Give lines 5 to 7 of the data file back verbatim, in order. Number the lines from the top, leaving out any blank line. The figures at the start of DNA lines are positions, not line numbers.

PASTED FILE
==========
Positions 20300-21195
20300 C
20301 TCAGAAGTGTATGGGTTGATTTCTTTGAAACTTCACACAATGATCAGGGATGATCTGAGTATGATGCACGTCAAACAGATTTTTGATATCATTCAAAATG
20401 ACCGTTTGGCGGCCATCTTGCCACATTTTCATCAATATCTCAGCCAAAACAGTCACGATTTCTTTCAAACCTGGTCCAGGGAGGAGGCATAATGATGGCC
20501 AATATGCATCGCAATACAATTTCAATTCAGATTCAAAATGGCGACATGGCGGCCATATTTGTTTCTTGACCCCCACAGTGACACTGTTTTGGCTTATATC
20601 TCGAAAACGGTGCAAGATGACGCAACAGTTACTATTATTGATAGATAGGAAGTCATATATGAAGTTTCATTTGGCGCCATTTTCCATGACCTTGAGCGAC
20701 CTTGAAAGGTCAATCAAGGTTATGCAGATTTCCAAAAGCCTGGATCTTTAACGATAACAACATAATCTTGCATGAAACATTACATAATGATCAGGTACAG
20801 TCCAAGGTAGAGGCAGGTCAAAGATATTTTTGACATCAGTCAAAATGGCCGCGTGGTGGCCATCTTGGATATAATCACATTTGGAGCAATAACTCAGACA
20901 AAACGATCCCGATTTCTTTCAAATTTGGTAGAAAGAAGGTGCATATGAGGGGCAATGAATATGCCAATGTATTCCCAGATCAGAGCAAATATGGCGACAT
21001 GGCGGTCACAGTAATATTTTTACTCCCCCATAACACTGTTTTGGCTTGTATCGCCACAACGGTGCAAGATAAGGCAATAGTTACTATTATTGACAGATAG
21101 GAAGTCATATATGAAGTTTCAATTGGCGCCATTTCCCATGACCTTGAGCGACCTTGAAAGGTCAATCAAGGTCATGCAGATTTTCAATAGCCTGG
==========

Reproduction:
20501 AATATGCATCGCAATACAATTTCAATTCAGATTCAAAATGGCGACATGGCGGCCATATTTGTTTCTTGACCCCCACAGTGACACTGTTTTGGCTTATATC
20601 TCGAAAACGGTGCAAGATGACGCAACAGTTACTATTATTGATAGATAGGAAGTCATATATGAAGTTTCATTTGGCGCCATTTTCCATGACCTTGAGCGAC
20701 CTTGAAAGGTCAATCAAGGTTATGCAGATTTCCAAAAGCCTGGATCTTTAACGATAACAACATAATCTTGCATGAAACATTACATAATGATCAGGTACAG